Wonderful rustic walnut bread rolls that are perfect as a vehicle for all sorts of fillings such as ham, cheese and pate, as well as being perfect when just served warm with butter. Serve with soups, stews, casseroles and hot-pots as well as using them for hearty sandwiches.
Sourdough Pizza Bread Rolls Recipe
- 60g recently fed sourdough starter
- 10g teaspoon sea salt
- 320ml tepid filtered water (or boiled water)
- 300g strong white bread flour
- 200g strong malted seeded bread flour
- 125g grated mozzarella cheese
- 75g drained, chopped pimento-stuffed green olives
- 2 teaspoons dried oregano
- Rice flour (for dusting)
1. 2 to 3 hours before you want to start your sourdough bread, take the starter out of the fridge and feed it with 40g filtered water and 40g strong white bread flour. Mix well, cover with cling film (or a shower cap) and set to one side to start working. After 2 to 3 hours the starter should be frothy and light with lots of bubbles and it may be making a noise, as in singing! It's now ready to use. Put the covered starter back in the fridge until it is needed next time you want to bake.
2. Place a bowl onto some digital scales and set the tare to zero. Add 60g of sourdough starter and set the tare to zero again; then add the salt and water, again, I find it easier to set the tare to zero before adding both flours. Take the bowl off the scales and mix well, it will look rough and lumpy, but never fear it will soon start to look like bread dough! Cover the dough with cling film/shower cap and set to one side.
3. After an hour, uncover it and with your hands, bring the dough from the outside, and fold it into the middle. Do this for about 15 to 20 times - I find it is easier if I rotate the bowl at the same time. Cover it and set to one side.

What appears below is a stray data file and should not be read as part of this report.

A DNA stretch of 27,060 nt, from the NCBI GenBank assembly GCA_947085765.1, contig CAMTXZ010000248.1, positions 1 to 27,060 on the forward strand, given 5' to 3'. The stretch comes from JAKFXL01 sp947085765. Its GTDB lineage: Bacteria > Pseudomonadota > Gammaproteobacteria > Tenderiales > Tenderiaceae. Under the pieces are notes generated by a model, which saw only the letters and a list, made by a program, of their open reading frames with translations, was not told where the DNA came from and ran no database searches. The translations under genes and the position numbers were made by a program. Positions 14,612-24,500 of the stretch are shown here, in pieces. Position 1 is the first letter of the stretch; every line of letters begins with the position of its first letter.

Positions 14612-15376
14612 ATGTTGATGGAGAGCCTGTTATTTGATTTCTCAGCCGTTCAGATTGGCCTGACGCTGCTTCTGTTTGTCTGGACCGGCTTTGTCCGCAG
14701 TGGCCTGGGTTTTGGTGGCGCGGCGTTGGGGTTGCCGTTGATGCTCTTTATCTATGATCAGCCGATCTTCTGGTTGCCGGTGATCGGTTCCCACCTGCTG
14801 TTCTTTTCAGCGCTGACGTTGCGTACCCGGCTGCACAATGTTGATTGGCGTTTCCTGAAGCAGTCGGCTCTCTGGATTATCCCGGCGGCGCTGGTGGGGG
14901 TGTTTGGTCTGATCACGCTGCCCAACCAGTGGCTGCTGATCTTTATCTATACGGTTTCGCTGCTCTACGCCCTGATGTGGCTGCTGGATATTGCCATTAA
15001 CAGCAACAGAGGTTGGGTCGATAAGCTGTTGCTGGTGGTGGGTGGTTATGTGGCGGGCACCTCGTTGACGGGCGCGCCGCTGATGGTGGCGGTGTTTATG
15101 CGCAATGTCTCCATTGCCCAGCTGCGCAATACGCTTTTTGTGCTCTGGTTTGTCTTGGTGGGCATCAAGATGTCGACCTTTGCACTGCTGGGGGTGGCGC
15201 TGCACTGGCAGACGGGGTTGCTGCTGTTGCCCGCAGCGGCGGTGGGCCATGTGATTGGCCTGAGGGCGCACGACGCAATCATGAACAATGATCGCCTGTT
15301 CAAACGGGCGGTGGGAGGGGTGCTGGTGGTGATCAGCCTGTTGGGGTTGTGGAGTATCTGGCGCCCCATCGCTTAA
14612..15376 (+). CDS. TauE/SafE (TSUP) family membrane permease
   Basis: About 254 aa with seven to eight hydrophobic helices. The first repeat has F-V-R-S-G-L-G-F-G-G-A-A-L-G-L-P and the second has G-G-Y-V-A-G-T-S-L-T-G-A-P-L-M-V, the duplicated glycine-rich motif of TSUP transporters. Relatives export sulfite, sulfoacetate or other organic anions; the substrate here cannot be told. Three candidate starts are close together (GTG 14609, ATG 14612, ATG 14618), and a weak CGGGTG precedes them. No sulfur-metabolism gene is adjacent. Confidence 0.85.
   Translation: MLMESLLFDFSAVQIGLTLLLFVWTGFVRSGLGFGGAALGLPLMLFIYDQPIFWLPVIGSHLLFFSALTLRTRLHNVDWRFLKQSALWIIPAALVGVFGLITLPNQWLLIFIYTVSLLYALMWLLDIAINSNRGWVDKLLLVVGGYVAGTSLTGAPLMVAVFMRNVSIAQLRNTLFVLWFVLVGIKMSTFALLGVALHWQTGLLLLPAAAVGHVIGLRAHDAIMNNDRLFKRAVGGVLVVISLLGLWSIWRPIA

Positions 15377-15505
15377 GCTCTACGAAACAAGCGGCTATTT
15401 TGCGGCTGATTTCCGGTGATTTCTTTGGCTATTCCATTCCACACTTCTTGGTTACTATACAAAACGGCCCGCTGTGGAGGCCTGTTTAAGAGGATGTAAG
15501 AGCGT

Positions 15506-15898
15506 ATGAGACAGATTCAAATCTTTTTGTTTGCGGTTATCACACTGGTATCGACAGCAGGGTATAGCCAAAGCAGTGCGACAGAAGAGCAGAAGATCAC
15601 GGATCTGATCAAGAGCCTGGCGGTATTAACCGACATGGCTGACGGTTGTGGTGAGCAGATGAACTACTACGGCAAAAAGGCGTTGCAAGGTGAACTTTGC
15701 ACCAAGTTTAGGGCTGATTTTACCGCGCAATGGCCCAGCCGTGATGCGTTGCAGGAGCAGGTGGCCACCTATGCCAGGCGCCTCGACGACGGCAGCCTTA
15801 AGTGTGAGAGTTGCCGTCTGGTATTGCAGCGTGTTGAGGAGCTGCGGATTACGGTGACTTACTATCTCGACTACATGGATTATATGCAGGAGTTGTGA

4. Do the folding and turning action two or three more times over the next few hours, adding the cheese, olives and oregano the third time you fold and turn, by this time the dough will be smooth, elastic and sticky. I start this at about 3pm to 4pm and the dough is ready at about 8pm to 9pm.
5. Once the dough is smooth and elastic (see above) and it will have risen by now too, cover the bowl with cling film or a shower cap and set to one side in a cool place to prove overnight. (I use my pantry which is about 10 degrees C in the winter)
6. In the morning, the dough will have risen overnight and you will have a large, round ball of smooth dough that's ready to bake after the buns have been shaped. Pre-heat the oven to 200C/190C Fan/400F/375F Fan/Gas mark 6 and line a large baking tray/sheet with non-stick baking parchment.
7. Turn out the dough onto a lightly floured work surface and divide it into 12 equal pieces. Roll each piece into a ball, then flatten slightly into a bun shape using the palms of your hands. Place the buns onto the prepared baking tray/sheet and score the tops of the rolls with a lame or razor.
8. Bake the buns in the pre-heated oven for 30 minutes, or until they are well risen, golden-brown, and when they are turned over and tapped underneath they sound hollow. Remove them from the oven and then set aside to cool on a wire rack.
9. Serve warm, split and spread with butter, or serve toasted, split and spread with butter. The cooked buns can be frozen for up to 3 months; allow 6 hours for them to defrost and serve as above. They make wonderful sandwiches too, especially with Italian ham and tomatoes.
You can also add sun-dried chopped tomatoes along with the cheese, olives and oregano. The malted brown flour is packed with sunflower seeds, pumpkin seeds, millet, brown linseed and poppy seeds for an extra texture and nutty taste.
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Nutrition InformationYield 12 bread rolls Serving Size 1
Amount Per Serving Calories 222Total Fat 3gSaturated Fat 2gTrans Fat 0gUnsaturated Fat 1gCholesterol 8mgSodium 395mgCarbohydrates 40gFiber 2gSugar 0gProtein 8g
Nutrition information is an approximate calculation based on the ingredients listed and it can vary according to portion sizes and when different ingredients are used.